Franklin Co. Law Library to move to Heritage Center

December 15, 2004|by DON AINES

CHAMBERSBURG, Pa. - Franklin County will get 2,000 square feet of prime office space next year in an ideal location - the fourth floor of the courthouse annex.

The Franklin County Law Library that now occupies the space will move across Lincoln Way East into the third floor of the Heritage Center building owned by the Chambersburg Area Development Corp. The deal was announced Tuesday during the official dedication of the Heritage Center building.

The 3,000-square-foot third floor also will become the new offices of the Franklin County Bar Association, according to its executive director, Carolyn Seibert-Drager. The association offices are now on Third Street, she said.


Much of the cost of the project, which bar association past president Philip Cosentino estimated at $380,000, will be paid for by people who often have need of a lawyer. The county has about $229,000 in bail bond forfeiture funds in escrow that will be used toward purchasing and finishing the third floor, he said.

Cosentino said more bail forfeiture funds will be used to complete the project. Work is scheduled to begin in January and the law library could be moved by April, he said.

The price of purchasing the third floor from the development corporation is about $255,000, according to Seibert-Drager.

The county will contribute up to $50,000 and the bar association and the Franklin County Law Library Association will, combined, contribute up to that figure, as well, Cosentino said.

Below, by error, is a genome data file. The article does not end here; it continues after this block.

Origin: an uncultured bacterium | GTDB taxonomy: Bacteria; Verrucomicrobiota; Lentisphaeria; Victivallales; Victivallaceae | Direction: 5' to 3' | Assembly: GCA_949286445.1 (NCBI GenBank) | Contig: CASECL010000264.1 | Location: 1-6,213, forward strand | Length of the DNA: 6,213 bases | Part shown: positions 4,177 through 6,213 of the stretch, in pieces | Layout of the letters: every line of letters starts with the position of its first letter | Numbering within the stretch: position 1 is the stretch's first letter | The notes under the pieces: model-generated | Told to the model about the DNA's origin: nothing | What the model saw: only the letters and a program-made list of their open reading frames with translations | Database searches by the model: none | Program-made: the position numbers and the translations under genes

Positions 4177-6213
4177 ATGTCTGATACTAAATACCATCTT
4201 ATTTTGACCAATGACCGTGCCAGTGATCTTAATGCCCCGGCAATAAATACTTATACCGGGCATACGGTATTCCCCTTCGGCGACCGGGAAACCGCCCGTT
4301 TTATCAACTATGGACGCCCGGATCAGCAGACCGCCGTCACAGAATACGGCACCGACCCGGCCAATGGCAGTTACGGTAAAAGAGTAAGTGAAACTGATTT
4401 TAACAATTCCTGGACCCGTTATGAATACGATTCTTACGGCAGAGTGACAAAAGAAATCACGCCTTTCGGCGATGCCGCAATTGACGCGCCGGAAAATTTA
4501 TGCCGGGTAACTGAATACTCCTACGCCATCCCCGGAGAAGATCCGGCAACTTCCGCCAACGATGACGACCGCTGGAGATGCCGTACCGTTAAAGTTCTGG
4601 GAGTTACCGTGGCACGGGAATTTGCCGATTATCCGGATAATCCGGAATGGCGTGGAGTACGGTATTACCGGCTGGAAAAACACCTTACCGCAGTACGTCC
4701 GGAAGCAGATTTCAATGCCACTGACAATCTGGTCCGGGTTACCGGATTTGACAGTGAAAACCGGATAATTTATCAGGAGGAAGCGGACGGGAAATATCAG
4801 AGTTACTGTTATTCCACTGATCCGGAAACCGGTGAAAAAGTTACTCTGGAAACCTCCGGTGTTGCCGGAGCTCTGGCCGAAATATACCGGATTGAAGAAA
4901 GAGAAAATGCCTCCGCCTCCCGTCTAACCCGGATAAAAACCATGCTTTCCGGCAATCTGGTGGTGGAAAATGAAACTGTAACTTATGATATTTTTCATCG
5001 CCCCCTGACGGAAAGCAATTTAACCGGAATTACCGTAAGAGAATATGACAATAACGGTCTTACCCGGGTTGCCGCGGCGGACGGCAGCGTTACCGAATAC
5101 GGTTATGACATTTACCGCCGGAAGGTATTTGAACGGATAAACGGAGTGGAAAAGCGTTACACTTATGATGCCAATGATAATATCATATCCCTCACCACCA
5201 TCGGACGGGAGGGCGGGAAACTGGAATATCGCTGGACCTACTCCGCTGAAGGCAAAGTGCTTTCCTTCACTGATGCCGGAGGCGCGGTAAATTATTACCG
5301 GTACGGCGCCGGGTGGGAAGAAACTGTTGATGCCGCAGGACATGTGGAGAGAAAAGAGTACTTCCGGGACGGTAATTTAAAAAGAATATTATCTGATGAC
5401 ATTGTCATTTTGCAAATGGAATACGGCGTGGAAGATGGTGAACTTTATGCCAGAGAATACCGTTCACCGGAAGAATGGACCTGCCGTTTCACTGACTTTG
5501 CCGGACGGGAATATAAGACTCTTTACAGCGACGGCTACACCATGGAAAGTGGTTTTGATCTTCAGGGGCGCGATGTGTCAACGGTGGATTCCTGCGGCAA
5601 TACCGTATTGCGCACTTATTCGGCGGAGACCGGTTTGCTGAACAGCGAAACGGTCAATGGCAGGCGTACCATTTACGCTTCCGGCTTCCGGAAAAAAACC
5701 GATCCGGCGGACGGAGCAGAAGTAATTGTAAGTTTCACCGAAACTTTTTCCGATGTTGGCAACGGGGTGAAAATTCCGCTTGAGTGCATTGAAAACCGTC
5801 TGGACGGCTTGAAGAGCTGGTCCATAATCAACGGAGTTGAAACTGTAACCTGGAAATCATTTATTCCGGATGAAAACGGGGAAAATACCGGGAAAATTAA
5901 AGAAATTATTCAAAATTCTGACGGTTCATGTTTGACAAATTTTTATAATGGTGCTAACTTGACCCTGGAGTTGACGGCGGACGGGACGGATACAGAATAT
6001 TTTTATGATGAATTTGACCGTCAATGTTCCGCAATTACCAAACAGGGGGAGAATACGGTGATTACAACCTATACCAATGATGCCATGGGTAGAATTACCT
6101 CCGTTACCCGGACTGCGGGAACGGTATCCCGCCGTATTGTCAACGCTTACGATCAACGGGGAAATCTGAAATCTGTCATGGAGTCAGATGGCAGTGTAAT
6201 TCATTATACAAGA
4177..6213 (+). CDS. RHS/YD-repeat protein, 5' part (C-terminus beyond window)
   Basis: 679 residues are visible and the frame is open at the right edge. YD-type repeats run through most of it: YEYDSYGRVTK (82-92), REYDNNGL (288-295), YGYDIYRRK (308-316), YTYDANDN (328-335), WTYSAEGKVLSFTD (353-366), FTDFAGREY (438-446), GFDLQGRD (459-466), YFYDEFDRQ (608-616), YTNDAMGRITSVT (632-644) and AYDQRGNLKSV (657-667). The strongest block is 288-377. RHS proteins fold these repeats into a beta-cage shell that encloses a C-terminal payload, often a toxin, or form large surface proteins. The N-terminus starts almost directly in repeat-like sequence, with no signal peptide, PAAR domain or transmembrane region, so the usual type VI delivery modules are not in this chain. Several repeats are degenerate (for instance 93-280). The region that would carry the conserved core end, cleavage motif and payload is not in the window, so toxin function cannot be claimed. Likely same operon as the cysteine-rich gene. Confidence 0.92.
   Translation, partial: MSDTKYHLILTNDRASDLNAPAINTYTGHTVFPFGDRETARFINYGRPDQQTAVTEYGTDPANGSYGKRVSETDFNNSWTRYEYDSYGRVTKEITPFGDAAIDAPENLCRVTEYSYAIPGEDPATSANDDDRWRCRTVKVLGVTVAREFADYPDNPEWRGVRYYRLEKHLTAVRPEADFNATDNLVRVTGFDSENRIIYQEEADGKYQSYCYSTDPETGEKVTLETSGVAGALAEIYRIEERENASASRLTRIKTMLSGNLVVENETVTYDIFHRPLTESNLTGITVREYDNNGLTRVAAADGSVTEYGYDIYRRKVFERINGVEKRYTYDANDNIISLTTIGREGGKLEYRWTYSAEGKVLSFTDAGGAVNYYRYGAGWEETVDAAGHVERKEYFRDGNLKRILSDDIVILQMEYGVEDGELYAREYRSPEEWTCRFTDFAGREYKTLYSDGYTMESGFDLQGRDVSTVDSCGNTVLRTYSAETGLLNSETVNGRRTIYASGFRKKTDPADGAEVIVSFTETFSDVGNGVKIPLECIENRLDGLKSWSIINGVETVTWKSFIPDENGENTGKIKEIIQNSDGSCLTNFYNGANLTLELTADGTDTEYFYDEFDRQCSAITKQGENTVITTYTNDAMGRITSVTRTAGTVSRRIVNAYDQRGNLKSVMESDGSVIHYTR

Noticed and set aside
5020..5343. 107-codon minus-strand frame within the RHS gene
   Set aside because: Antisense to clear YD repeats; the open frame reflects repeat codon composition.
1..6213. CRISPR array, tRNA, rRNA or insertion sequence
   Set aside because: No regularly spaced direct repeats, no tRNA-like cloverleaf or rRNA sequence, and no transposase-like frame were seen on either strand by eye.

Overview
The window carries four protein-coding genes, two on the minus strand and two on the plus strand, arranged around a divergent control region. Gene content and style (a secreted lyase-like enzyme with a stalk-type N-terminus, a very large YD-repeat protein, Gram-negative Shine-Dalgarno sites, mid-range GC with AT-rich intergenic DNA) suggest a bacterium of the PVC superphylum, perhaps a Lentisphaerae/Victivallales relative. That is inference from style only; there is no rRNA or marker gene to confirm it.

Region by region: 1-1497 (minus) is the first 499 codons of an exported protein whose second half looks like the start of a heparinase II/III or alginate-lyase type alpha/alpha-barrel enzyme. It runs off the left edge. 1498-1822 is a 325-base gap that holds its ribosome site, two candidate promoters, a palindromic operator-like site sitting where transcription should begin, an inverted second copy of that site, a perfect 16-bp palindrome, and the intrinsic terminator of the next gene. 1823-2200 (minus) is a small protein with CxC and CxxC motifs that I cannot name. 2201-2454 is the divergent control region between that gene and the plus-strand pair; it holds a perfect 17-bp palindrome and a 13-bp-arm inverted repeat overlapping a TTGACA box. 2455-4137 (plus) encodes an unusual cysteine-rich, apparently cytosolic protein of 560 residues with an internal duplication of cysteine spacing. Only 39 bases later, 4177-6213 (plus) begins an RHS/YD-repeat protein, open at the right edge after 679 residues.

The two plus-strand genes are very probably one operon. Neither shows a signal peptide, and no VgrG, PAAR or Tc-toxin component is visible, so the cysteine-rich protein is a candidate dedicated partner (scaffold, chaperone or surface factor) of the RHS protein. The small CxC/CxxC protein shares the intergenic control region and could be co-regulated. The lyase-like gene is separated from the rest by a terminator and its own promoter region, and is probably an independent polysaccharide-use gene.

The law library association, run by a court-appointed board, will be the owner of the third floor condominium, Seibert-Drager said.

"The county can certainly use the space for offices up there," G. Warren Elliott, chairman of the Board of County Commissioners, said of the annex's fourth floor. The district attorney and public defender offices are both on the fourth floor.

Elliott said the law library's new location still will be close to the courthouse, but attorneys will no longer have to pass through courthouse security to do research. Seibert-Drager said she anticipates the new library will have expanded computer resources and Cosentino said the bar association will have more space for conferences and educational programs for attorneys and the public.

The building, which opened earlier this year, now houses the Heritage Center visitors center, the offices of the Greater Chambersburg Chamber of Commerce and U.S. Rep. Bill Shuster.

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